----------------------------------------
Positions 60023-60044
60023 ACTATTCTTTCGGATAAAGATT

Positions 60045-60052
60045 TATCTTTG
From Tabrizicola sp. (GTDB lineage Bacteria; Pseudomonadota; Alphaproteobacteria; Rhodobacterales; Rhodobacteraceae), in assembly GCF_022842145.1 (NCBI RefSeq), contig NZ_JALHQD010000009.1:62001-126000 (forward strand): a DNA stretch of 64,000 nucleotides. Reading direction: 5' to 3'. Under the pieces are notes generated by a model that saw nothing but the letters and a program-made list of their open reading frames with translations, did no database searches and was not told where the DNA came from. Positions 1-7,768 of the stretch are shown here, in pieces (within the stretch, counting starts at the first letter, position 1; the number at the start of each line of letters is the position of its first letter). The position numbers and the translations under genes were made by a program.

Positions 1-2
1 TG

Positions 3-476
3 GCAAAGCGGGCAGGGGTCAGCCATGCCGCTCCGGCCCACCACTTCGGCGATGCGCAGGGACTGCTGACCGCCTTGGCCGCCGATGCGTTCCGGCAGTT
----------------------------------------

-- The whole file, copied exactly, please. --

Positions 60023-60044
60023 ACTATTCTTTCGGATAAAGATT

Positions 60045-60052
60045 TATCTTTG
From Tabrizicola sp. (GTDB lineage Bacteria; Pseudomonadota; Alphaproteobacteria; Rhodobacterales; Rhodobacteraceae), in assembly GCF_022842145.1 (NCBI RefSeq), contig NZ_JALHQD010000009.1:62001-126000 (forward strand): a DNA stretch of 64,000 nucleotides. Reading direction: 5' to 3'. Under the pieces are notes generated by a model that saw nothing but the letters and a program-made list of their open reading frames with translations, did no database searches and was not told where the DNA came from. Positions 1-7,768 of the stretch are shown here, in pieces (within the stretch, counting starts at the first letter, position 1; the number at the start of each line of letters is the position of its first letter). The position numbers and the translations under genes were made by a program.

Positions 1-2
1 TG

Positions 3-476
3 GCAAAGCGGGCAGGGGTCAGCCATGCCGCTCCGGCCCACCACTTCGGCGATGCGCAGGGACTGCTGACCGCCTTGGCCGCCGATGCGTTCCGGCAGTT